On February 6 and 7, TBC, FAO and British Union pulled off their first season at the new venue in Tobacco Dock. The mysterious and previously derelict shopping mall in Wapping is a site like no other, and makes for an ideal trade show location. Yet, as the show opened, exhibitors were heard fretting about the risk of buyers feeling intimidated to enter the individual units that served as exhibitors booths. But they worried in vain — attendance was up by 25%, and orders were consequently healthy, according to the event organizers.

What caught the buyers’ eyes were some interesting new directions – the marriage of casualwear and sharp tailoring being one of them. New brand BIB & TUCKER and LEVI’S RED COLLECTION offered the most convincing collections of the sort, boasting wearability and logic mixed with grounded innovations.

Another big influence at these London shows was treated, yet organic and rustic-looking fabrics; materials like fuse finished denim and antique cord came on strongly.

In terms of dyes and colors, natural and subtle was a key theme throughout the show. Dip dyes and persimmon dyes melted into mellow hues such as eau de nil, faded terracotta, mushroom and dusky aqua.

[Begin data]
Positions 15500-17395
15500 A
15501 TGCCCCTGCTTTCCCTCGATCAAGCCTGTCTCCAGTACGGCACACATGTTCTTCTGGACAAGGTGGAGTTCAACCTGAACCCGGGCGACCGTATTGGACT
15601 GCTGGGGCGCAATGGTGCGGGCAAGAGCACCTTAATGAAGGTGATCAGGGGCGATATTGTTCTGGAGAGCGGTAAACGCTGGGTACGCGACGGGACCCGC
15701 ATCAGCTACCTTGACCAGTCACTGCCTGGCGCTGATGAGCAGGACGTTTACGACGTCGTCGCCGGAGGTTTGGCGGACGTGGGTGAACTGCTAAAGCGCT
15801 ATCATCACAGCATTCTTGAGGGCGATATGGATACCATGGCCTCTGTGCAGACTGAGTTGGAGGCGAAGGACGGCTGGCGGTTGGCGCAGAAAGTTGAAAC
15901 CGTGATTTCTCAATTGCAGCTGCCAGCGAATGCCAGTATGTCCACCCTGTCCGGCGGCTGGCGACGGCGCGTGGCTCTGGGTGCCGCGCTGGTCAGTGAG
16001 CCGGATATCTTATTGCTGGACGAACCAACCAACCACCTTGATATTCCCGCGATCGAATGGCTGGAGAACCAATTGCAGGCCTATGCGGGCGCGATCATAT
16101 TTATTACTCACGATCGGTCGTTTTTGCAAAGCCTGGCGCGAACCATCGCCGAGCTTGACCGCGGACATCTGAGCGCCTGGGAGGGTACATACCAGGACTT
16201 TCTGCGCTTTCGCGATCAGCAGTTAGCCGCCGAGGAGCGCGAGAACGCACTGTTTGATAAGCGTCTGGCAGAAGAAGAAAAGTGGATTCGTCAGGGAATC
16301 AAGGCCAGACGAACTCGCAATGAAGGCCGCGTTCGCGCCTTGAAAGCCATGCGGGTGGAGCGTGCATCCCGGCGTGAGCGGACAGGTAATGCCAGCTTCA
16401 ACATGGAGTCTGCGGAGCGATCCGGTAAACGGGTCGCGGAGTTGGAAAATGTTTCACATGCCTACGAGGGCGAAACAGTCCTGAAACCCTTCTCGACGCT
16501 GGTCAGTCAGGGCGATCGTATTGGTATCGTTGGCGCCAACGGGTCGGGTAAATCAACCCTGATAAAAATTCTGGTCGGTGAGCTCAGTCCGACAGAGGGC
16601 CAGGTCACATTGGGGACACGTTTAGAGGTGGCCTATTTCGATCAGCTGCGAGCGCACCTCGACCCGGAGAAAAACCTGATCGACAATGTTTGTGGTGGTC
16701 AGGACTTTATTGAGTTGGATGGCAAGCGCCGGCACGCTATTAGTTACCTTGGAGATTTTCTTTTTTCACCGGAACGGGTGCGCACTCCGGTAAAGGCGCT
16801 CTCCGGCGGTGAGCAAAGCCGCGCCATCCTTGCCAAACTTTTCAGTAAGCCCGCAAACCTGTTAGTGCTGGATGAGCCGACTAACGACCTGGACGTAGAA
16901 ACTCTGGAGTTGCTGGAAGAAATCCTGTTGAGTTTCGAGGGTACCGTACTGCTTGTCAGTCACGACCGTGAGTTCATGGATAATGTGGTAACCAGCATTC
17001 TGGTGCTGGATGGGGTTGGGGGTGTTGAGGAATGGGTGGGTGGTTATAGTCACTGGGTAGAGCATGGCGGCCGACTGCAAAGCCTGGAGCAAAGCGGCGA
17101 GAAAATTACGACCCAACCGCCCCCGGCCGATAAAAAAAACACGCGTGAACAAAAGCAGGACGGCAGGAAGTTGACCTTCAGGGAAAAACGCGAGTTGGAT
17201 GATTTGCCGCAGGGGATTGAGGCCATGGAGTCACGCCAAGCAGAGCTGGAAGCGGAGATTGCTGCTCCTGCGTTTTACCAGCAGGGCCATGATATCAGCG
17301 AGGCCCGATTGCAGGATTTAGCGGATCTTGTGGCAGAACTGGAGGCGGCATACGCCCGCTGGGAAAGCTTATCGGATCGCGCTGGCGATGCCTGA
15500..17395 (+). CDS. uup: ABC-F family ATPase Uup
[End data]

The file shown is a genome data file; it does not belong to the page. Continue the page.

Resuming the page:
Printwise, entire garden scenes replaced single flowers, especially at the upscale streetwear show Margin, which ran at London’s Music Rooms, also from February 6-7. New Japanese brand VAMPSTAR, a fresh addition to Margin this season, went for the psychedelic version, while TYLER preferred a more naturalistic approach with a strong graphic undertone. The gothic motive craze of the last couple of seasons has given way to a far more domestic vibe. For a/w 2005-06, designers gave skulls and demons the boot, and went back to basics with everyday object prints such as light bulbs (SYNDROME), sunglasses (I SAVED LAURENCE) and pendant clocks (DEPHECT). Political messages mingled with humorous slogans such as HICK’s pig wording the slogan "I Stink, Therefore I Ham."

At Margin, exhibitors, organizers and buyers alike were as fun-loving as ever, but focused enough to get down to serious business as well. The show is still, fittingly, marginal, but with big boys like XLARGE making an entrance, we hope that the intimate charm of the event will remain to be enjoyed for seasons to come.

— Emma Holmqvist, London Correspondent